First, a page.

Who Is Eligible for Social Security Death Benefits?
- Do you know who is eligible for Social Security death benefits? The SSA pays survivor benefits to dependents of beneficiaries who have passed. Find out more below.
Who Is Eligible for Social Security Death Benefits?
Surviving dependents of Social Security beneficiaries may be eligible for survivor benefits if they had a qualifying relationship with the deceased. Here are some examples of those relationships:
- Widowed spouses aged 60 and above, or disabled spouses over age 50, can collect the benefits their late spouse received.
- Divorced spouses may be eligible under certain circumstances.
- Widowed spouses are also eligible for survivor benefits if they are taking care of the deceased beneficiary’s minor child under age 16 or a child who is disabled.
- Unmarried children of beneficiaries are also entitled to benefits if they are younger than age 18, or 19 if they are students.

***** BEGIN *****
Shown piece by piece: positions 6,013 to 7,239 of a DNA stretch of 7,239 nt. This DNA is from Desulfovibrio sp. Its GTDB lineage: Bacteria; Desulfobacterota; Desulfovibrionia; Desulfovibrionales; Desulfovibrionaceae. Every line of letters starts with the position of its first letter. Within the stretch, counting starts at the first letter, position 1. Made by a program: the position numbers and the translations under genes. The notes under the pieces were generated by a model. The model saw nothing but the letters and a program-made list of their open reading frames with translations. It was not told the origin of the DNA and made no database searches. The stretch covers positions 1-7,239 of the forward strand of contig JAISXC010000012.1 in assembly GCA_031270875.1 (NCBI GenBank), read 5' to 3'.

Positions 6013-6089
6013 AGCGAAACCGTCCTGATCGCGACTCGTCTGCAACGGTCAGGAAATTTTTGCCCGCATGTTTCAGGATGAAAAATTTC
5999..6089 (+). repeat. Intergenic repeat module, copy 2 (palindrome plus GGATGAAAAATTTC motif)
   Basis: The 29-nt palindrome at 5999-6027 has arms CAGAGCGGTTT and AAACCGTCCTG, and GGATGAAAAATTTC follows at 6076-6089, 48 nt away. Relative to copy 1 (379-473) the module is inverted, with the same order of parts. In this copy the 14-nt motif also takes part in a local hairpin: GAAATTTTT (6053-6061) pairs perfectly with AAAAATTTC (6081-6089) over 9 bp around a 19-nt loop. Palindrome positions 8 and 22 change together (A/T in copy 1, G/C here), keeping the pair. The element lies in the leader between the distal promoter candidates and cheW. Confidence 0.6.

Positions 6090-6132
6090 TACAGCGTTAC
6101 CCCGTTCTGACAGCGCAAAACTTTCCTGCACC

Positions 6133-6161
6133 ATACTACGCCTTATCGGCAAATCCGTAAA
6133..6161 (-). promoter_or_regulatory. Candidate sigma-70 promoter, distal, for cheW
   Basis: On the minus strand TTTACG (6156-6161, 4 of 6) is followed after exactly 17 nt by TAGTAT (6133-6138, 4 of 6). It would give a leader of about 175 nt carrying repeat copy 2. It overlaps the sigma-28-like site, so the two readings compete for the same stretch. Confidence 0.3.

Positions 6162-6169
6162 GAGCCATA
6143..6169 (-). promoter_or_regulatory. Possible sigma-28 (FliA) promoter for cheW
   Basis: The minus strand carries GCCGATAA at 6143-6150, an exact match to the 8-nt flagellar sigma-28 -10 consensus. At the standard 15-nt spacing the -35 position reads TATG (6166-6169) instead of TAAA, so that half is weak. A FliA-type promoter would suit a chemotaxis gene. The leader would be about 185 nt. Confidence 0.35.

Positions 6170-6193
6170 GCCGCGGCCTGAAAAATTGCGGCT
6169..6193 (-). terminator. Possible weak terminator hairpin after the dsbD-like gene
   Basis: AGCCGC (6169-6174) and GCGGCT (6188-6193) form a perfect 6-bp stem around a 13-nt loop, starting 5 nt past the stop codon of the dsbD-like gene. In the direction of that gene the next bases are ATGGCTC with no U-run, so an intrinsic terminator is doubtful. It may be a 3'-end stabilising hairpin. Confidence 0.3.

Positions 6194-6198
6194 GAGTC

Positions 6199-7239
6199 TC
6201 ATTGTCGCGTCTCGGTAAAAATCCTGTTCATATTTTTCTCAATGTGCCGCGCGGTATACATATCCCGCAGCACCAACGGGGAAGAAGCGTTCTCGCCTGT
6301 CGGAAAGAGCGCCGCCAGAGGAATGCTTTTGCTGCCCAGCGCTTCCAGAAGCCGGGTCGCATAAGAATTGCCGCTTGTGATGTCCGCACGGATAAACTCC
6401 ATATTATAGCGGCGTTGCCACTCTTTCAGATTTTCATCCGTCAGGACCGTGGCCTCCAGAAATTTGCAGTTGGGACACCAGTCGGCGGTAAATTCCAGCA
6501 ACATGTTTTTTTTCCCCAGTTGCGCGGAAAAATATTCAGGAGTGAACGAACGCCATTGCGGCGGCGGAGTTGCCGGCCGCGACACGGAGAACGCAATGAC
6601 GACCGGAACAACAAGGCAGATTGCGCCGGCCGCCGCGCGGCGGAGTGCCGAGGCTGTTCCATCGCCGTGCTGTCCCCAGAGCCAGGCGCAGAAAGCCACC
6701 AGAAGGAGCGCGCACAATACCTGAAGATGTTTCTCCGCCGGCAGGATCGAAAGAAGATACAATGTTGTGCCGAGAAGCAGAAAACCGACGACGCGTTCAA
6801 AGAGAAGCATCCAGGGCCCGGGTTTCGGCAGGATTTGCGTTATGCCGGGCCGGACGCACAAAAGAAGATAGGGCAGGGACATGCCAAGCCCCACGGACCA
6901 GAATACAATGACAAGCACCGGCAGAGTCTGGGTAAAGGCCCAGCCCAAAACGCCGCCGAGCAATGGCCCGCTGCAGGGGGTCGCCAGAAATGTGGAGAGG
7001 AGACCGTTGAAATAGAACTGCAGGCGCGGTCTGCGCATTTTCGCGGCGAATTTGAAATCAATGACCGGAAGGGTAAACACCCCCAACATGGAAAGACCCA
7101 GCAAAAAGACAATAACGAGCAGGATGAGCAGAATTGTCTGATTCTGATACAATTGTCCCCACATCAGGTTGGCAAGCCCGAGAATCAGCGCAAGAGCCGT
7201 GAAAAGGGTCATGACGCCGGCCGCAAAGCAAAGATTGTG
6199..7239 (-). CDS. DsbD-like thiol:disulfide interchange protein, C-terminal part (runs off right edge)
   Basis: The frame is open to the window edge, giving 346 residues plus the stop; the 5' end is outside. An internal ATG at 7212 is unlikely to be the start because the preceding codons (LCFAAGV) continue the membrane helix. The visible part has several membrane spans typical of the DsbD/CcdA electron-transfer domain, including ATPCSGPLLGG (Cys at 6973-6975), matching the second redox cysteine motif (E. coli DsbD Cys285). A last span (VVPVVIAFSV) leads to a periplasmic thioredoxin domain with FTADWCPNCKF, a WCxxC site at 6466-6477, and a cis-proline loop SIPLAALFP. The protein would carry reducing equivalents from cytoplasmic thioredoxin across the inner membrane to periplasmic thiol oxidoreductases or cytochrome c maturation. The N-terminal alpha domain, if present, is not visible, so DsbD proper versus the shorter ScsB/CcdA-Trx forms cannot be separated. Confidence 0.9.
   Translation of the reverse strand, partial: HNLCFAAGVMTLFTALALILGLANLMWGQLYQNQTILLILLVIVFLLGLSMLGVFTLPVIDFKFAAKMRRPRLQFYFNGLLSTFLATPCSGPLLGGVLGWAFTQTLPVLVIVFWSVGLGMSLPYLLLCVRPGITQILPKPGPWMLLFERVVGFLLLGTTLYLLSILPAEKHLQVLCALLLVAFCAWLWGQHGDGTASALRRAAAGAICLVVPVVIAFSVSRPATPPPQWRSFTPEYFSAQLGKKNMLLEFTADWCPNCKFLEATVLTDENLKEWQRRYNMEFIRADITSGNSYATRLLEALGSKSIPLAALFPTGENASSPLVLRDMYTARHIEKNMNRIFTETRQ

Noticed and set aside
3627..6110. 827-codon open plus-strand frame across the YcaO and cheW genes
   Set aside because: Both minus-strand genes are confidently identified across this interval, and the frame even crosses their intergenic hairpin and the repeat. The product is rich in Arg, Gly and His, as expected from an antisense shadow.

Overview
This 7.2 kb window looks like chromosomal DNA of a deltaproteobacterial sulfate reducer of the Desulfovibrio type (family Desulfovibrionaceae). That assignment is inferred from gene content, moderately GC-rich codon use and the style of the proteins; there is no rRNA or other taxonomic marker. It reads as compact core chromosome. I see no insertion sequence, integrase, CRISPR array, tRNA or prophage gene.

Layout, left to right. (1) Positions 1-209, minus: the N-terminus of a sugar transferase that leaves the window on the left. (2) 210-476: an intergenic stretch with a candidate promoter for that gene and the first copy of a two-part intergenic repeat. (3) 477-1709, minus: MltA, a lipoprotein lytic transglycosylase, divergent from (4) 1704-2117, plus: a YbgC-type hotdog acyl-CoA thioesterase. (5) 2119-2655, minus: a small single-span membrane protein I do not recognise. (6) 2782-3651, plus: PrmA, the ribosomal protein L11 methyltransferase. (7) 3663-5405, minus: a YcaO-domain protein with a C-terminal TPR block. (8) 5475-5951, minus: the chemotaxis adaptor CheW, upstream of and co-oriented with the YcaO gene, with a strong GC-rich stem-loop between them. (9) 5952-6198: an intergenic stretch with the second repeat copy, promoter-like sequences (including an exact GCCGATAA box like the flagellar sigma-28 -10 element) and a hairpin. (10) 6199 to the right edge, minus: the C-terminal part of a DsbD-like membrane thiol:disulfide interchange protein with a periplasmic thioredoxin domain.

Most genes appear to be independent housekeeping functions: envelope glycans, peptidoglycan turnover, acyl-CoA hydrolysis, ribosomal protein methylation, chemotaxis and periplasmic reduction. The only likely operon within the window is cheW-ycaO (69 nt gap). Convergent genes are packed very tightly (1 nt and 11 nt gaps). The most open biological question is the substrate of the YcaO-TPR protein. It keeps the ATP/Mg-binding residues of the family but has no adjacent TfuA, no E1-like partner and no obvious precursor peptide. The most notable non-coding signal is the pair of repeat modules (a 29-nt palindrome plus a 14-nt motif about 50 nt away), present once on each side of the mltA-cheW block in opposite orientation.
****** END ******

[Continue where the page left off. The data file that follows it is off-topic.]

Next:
- Children of beneficiaries may also be able to claim survivor benefits if they are disabled, and their disability began before age 22.
Social Security Benefits
The Social Security Administration (SSA) provides several forms of support for Americans who meet certain criteria. Once approved, beneficiaries receive a monthly check from the SSA, which may be spent like any other income to support them during times they cannot work. This may be due to age, disability or other factors that have left them with a low income.
The Social Security retirement pension is one of the most widely used benefits the SSA offers. Tens of millions of Americans depend on this benefit for some or all of their income after they stop working. Seniors become eligible for limited benefits at age 62, with the benefit amount increasing for every year they continue to work up to age 67. All U.S. citizens with sufficient work credits, who do not fall into an exception such as railroad workers, become eligible for a Social Security pension when they retire.